By Victoria Espinoza

The nurses at Huntington Hospital are standing out for all the right reasons.

The staff recently received its fourth consecutive Magnet Recognition, the highest recognition for nursing excellence, becoming the first hospital staff on Long Island to achieve this success, and only the second in New York State.

In order to achieve Magnet Recognition, a staff must achieve strong patient outcomes, high levels of job satisfaction, low staff turnover rate, increased involvement in decision-making and more. The Magnet Recognition is awarded by the American Nurses Credentialing Center.

Susan Knoepffler, chief nursing officer at Huntington Hospital, said the success comes from the team collaboration constantly taking place within the hospital.

“The nurses here are able to make their own decisions about improving nursing care,” Knoepffler said in a phone interview. “Instead of me always explaining to them how things should be done, I take direction from them on the best way to deliver care.”

The strongest example of this method of practice leading to improved patient care comes in the form of the Nightingale phone, a communication device that helps link patients directly with their nurse.

The invention came from the oncology department, where nurses were trying to figure out how to better manage and monitor their patients’ pain levels. Patients have a phone with a red button that instantly connects them with their nurse, instead of having to call the nurses station or have someone go look for their nurse on the floor. The staff said it has decreased wait time for patients and improved patient pain control to a 90 percent success rate.

“It is absolutely the best practice,” Donna Tanzi, director of nursing education, said in a phone interview. “And it was created at our local community hospital.”

Tanzi said she loves that the nurses at Huntington have the ability to continue to grow on a daily basis and are committed to doing the best thing for their patients.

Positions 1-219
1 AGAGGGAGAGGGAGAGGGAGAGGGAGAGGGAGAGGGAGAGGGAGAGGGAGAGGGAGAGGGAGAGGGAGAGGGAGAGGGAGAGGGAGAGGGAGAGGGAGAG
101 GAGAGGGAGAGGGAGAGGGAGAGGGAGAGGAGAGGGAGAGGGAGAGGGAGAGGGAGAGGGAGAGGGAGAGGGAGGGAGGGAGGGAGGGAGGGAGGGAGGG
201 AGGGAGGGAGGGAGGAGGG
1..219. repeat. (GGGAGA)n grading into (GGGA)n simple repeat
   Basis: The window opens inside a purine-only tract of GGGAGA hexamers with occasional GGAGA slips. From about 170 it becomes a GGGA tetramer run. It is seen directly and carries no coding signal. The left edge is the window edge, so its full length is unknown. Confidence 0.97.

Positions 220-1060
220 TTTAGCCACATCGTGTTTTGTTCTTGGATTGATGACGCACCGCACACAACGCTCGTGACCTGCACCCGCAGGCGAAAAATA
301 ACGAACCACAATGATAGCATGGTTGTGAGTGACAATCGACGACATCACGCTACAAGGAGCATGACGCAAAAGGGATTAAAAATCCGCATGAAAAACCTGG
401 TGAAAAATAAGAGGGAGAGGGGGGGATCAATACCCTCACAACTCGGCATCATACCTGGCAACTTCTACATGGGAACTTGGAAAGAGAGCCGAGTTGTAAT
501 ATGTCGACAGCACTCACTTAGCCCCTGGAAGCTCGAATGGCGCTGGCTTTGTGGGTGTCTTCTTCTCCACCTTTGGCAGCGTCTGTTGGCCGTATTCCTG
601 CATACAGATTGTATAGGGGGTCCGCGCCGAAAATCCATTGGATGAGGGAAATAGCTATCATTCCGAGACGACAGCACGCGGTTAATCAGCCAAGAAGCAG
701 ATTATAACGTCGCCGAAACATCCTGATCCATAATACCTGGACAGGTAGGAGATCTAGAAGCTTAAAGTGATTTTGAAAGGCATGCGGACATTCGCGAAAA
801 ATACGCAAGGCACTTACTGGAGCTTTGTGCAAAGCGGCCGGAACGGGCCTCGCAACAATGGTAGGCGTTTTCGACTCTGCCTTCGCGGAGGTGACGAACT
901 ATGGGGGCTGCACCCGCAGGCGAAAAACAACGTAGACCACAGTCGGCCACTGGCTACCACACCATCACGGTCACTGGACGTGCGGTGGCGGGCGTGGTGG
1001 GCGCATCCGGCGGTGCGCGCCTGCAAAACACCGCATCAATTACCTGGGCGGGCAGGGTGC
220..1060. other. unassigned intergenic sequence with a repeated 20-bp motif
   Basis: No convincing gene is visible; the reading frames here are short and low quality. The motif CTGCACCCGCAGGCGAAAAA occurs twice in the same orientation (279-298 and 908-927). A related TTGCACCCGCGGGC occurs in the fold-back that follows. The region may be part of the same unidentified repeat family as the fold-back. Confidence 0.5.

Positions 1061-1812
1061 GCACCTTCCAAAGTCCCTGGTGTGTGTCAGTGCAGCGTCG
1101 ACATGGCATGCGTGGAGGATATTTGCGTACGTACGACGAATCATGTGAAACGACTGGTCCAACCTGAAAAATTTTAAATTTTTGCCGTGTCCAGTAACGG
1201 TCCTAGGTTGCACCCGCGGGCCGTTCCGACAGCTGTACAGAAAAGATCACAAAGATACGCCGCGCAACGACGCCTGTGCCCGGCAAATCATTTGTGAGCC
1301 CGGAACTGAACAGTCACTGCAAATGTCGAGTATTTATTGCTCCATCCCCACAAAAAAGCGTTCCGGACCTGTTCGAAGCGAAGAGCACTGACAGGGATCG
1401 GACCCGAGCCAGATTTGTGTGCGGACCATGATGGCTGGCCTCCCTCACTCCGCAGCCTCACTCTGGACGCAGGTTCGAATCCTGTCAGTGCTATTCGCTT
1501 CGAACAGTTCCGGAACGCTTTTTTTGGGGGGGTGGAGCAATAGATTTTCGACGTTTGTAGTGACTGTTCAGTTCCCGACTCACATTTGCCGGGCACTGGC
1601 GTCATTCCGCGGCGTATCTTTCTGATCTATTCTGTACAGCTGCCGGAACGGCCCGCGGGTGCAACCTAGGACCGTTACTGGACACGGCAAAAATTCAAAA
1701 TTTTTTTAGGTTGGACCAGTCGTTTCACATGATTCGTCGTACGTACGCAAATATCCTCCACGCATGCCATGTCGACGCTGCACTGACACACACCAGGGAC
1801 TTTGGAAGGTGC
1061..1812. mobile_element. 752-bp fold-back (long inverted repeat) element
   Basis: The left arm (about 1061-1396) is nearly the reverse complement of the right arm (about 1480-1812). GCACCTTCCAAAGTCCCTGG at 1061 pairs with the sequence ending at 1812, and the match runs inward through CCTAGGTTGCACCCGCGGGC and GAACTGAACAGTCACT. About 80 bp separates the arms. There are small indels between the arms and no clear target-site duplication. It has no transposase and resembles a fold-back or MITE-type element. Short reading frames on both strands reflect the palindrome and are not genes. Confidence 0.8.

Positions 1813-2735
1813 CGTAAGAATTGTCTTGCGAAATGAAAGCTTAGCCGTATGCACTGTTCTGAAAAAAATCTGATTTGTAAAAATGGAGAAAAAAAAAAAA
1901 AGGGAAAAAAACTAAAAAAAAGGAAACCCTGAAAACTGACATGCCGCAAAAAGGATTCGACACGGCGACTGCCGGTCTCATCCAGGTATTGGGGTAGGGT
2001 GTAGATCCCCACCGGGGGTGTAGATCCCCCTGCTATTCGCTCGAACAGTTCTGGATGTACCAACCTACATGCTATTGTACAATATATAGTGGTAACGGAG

“They are caring for someone’s family members, and they treat their patients as if they’re their own family members,” she said.

Tanzi added Huntington Hospital has always been an organization focused on serving the community.

Knoepffler said the level of education of the nursing staff is another component that leads to such a high standard of care.

The chief nursing officer said by 2020 it will be an expectation at most hospitals that all nurses have a bachelor of science degree in nursing, and at Huntington 90 percent of the nurses already have a BSN. She also said the nursing staff at Huntington has a higher than average level of certified nurses in the departments they serve, like the emergency department or oncology.

“We have happier and more energized nurses because of their passion to succeed,” Knoepffler said. “We support them to try and get the highest education they can.”

As for the fourth Magnet Recognition, Knoepffler said it is “a distinction like no other,” calling it the gold standard of nursing.

“Health care is changing all the time, and this group is so adaptable, and that translates to a passion to have an impact at the bedside,” Knoepffler said.

At a National Nurses Week celebration last month, local officials and Huntington Hospital staff members gathered to thank the staff for its dedication and to celebrate their award.

“Your clinical excellence and attentive care are what make our physicians confident in Huntington Hospital and want to bring their patients here,” Michael B. Grosso, chief medical officer at Huntington Hospital, said.

“Nurses are the unsung heroes of our health care system,” Legislator William “Doc” Spencer (D-Centerport) said at the event.

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